Beth Howard of Moms Demand Action Discusses Gun Violence

Beth Howard of Moms Demand Action Discusses Gun Safety & National Gun Violence Awareness Day

Written by on June 3, 2022

Beth Howard is the current Wyoming legislative lead for the state chapter of Moms Demand Action, a grassroots movement advocating for gun sense (sensible gun reform laws) in America.

Howard says she joined MDA after the Sandy Hook elementary school shooting, becoming involved in 2012. Howard explains she was “not an active member” until the Wyoming chapter launched about five years ago. Since then, she’s served the group in multiple roles and capacities.

Today, Howard notes, is “National Gun Violence Awareness Day,” which is an annual event that takes place on the first Friday in June. It is also the beginning of the “Wear Orange Weekend,” and as Howard explains, “Wear Orange is dedicated to honoring the lives of people in the United States affected by gun violence.” The weekend is also meant to “elevate the voices” of those who demand an end to gun violence.

“That is one of the primary goals of our organization, to demand an end to gun violence,” Howard says.

Shannon Watts, founder of Moms Demand Action, speaking with attendees at the Presidential Gun Sense Forum hosted by Everytown for Gun Safety and Moms Demand Action at the Iowa Events Center in Des Moines, Iowa. Courtesy of Gage Skidmore.

Wyoming is number one in the nation for suicide deaths per capita. Howard laments suicide rates in the state, saying, “it’s a horrible record to hold.”  According to a statistical analysis from the Wyoming Injury & Violence Prevention Program and the Wyoming Department of Health, “firearms account for 64% of suicides across all age groups.”

Of course, suicide and gun violence are not synonymous terms. There is a fault line in the nation’s conversation about guns and it depends, partly, on the distinction between suicide and homicide. Based on data from the Centers for Disease Control and Prevention, there were “39,707” gun deaths in 2019. About sixty percent of those deaths were suicides.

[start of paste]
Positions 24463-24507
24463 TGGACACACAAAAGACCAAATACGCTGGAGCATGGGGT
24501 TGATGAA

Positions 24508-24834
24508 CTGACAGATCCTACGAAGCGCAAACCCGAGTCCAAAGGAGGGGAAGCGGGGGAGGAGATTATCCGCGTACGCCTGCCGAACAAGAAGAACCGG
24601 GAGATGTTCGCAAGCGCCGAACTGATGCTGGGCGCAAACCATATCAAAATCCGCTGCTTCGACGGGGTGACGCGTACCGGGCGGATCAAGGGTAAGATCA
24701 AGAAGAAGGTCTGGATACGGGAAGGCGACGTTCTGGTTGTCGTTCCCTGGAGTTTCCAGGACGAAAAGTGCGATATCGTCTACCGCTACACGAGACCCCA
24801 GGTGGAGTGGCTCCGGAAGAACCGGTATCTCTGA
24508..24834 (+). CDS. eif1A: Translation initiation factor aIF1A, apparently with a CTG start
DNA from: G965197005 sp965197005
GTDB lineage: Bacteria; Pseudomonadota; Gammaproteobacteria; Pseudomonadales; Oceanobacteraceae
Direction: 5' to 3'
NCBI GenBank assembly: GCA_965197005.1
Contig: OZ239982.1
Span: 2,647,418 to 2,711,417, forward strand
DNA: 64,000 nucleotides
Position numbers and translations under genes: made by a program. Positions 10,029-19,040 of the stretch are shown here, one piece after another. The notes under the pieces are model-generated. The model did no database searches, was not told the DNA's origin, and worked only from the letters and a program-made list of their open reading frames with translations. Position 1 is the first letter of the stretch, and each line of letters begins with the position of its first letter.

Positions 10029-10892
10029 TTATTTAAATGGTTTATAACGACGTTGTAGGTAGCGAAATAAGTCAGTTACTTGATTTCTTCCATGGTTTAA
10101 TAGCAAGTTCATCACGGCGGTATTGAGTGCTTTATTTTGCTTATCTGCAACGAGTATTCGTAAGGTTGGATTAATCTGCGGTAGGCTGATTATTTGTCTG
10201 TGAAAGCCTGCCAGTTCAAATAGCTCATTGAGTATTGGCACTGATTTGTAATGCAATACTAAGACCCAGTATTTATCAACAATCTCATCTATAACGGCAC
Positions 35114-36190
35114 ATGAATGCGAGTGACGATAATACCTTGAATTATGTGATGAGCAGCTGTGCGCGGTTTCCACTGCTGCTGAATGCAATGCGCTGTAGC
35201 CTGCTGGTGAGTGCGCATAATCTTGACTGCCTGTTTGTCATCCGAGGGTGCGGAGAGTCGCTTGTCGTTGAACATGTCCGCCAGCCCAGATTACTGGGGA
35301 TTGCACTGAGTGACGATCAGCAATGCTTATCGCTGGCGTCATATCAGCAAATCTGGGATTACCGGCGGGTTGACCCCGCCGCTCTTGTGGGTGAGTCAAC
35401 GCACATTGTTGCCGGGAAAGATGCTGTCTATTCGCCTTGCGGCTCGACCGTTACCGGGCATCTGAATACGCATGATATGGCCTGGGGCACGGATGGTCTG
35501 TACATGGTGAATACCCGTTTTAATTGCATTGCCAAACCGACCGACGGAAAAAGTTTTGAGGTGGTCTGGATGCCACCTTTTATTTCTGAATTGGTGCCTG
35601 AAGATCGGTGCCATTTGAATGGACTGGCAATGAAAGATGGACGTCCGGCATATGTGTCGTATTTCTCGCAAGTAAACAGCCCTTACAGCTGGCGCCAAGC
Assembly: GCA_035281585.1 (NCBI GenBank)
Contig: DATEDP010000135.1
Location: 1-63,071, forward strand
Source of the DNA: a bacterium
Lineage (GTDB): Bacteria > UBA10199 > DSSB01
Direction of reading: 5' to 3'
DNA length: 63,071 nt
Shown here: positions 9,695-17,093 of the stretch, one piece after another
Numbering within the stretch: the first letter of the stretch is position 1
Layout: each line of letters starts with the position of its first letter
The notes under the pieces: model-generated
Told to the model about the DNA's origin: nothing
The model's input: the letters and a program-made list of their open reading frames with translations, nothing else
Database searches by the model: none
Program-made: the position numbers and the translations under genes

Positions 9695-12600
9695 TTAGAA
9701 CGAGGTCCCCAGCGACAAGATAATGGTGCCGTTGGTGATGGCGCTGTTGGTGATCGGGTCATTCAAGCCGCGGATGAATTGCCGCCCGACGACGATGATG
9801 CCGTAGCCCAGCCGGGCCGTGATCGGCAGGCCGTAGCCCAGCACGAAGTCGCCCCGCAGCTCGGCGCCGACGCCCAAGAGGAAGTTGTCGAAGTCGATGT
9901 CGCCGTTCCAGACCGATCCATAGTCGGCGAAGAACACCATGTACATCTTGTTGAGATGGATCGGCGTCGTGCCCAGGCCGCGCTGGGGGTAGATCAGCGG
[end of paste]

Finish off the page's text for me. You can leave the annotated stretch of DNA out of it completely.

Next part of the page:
“Easy access to firearms – for everyone, for children, – is part of what contributes to that high suicide rate in Wyoming,” Howard says.

There are some who argue that the catch-all term “gun violence” is misleading and disingenuous. Suicide, while deeply tragic for families and communities, is a solitary act. Homicide is not. Advocating for gun safety and improved storage of firearms is distinct from proposals to limit or ban access to assault rifles (which are not aimed at preventing suicide).

In the aftermath of the shootings in Buffalo, Uvalde, and Tulsa, President Biden is calling for a ban on assault rifles and high-capacity magazines this week. Biden describes his proposed gun control as “rational, common-sense measures.”

In relation to National Gun Violence Awareness Day and Wear Orange Weekend, Howard declined to comment on President Biden’s proposed gun measures, saying, “I’m not here to discuss President Biden’s proposals.”

For Howard, an important step toward meaningful gun reform would be to include mental health information in the “National Instant Criminal Background Check System,” or NICS. There is no law in Wyoming that requires mental health information be reported to NICS.

In the absence of the NICS reporting in Wyoming, Howard says, “We’re not even keeping our citizens safe according to the federal guidelines.”



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